Lower School Science teacher Bryan Smith is dedicated to providing early childhood (EC) through third grade students with a creative educational experience that incorporates exploration and investigation. In this post, School News talks with Bryan about the importance of starting science education at an early age and how he keeps his students motivated and interested in learning.
Describe your role as Lower School science teacher. I teach early childhood through grade 3 science classes. An end goal is to foster the students’ curiosity in the world around them, and we spend as much time outdoors as possible. It’s very hands on, and we conduct a lot of experiments. If they have fun while they are learning, then I’ve met my expectation for the day, so we make things bubble, boil, explode, and grow throughout the year.
What makes the science curriculum at Ross unique? We have an amazing cultural history–based curriculum that already distinguishes Ross School. At the Lower School, we go beyond that as one of the only schools on the East End to provide teaching specialists for even our youngest students in specific areas such as science, Spanish, Mandarin, arts, wellness, theater, and library studies. Starting the students on this advanced course of study in the EC and kindergarten classes helps create an important foundation at a very early age that will help students become lifelong learners and excel as they advance through upper grades and college.
How do the younger students respond to the material? For the EC students, everything is new and magical, and it’s rewarding to see their sense of wonder at the world. As they progress through to grades 3 and up, they take that curiosity with them.
The content covers a wide range, and much of the material they are exposed to includes elements that a typical student will not be introduced to until high school. But I find that teaching young students to be curious and to investigate helps them gain a deeper understanding of the significance of their studies. For example, we continue to have a major focus on sustainability at Ross, and many of our projects reflect how we interact with and affect the natural environment.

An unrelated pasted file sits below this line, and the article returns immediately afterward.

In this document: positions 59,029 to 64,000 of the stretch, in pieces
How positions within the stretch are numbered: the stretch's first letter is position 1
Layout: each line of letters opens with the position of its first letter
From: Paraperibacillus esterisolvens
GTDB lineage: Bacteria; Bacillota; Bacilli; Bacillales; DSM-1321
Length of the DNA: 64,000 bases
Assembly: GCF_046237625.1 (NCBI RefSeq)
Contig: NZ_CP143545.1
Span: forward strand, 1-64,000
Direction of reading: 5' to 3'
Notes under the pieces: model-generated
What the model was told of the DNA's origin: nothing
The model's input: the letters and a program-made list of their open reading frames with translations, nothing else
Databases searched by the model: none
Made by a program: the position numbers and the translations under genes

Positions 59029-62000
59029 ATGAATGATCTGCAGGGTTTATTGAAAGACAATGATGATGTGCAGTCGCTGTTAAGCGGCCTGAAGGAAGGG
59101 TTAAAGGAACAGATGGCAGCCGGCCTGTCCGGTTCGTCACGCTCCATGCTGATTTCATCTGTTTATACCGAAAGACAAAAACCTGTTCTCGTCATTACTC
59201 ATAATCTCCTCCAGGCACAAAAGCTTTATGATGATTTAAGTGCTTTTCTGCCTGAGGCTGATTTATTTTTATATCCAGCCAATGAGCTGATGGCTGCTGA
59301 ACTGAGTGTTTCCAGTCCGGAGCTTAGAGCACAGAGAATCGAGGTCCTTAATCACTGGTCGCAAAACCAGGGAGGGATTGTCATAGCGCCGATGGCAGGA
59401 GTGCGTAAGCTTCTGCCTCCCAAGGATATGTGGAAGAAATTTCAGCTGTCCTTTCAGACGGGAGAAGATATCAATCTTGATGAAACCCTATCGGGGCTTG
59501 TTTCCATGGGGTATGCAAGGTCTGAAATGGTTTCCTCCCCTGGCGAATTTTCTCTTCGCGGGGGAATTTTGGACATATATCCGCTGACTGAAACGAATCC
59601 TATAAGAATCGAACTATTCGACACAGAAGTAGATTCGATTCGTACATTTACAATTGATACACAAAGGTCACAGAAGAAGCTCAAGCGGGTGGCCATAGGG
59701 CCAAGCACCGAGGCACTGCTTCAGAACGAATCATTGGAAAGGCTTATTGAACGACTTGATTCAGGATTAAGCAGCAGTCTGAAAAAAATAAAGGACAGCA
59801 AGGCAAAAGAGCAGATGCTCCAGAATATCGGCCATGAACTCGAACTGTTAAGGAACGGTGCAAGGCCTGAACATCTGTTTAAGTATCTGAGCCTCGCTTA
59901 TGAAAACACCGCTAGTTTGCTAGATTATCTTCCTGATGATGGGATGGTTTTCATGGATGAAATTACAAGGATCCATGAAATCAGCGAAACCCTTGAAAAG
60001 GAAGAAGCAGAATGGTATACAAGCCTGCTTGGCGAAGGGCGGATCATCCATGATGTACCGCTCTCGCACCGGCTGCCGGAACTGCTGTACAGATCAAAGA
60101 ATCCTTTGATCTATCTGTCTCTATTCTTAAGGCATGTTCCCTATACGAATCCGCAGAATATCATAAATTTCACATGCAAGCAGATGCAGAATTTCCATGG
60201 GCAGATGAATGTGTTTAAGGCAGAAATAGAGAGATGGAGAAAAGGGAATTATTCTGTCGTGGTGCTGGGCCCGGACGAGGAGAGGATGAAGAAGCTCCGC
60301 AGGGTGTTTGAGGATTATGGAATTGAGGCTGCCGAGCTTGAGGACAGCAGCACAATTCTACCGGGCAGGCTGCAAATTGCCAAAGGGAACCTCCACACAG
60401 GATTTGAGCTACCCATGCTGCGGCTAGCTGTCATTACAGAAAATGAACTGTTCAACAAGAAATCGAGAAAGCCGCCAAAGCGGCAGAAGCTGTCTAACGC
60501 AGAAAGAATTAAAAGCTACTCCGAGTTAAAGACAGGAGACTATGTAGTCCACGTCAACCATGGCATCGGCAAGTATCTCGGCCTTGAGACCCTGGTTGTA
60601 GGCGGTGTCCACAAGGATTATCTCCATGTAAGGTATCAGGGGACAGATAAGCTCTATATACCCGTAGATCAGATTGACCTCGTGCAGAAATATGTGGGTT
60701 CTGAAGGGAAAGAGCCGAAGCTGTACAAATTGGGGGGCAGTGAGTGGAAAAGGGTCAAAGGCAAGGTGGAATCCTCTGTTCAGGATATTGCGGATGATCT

In recent months, pre-nursery and kindergarten students planted milkweed at the Lower School, a critical food source for the monarch caterpillar. In the spring, we’ll spend time in the gardens researching plants and insects. Other projects, such as the second grade’s weather station and creating clouds in a bottle, enable them to easily learn complex subject matter.
The kindergarten and first grade classes are my “growers,” and we have a refrigerator filled with seeds that we’ll have some fun planting in the spring. We also hope to build a beehive on our campus.
The third graders are learning about the evolution of mammals, and we’re excited about activities such as excavating fossils and conducting field and Internet research about the mammals on our farm.
The resources available to students and teachers at Ross are significant. The Lower School farm offers a great outdoor lab for the younger grades. It provides an opportunity to study animal behavior and care and specific lessons tied to the students’ studies, such as the kindergarten’s research into how animals adapt for the winter. Students are able to pet our sheep and feel the lanolin that they produce to protect their wool and skin from the wet and cold.
What led you to Ross Lower School? I’ve been at Ross for three years, and I’m enjoying incorporating both my academic and life experiences into the classroom. I studied the evolutionary biology of the human species at Columbia University, and then spent time in South Africa researching monkeys before returning to the states to teach at the Buckley School in New York. I then joined Ross after a year as a professional brewer.
I have always had an interest in human cognitive development, so teaching EC through grade 3 science is a perfect fit for me.
Tell us something people may not know about you. I grew up in Alaska, so I prefer the cold!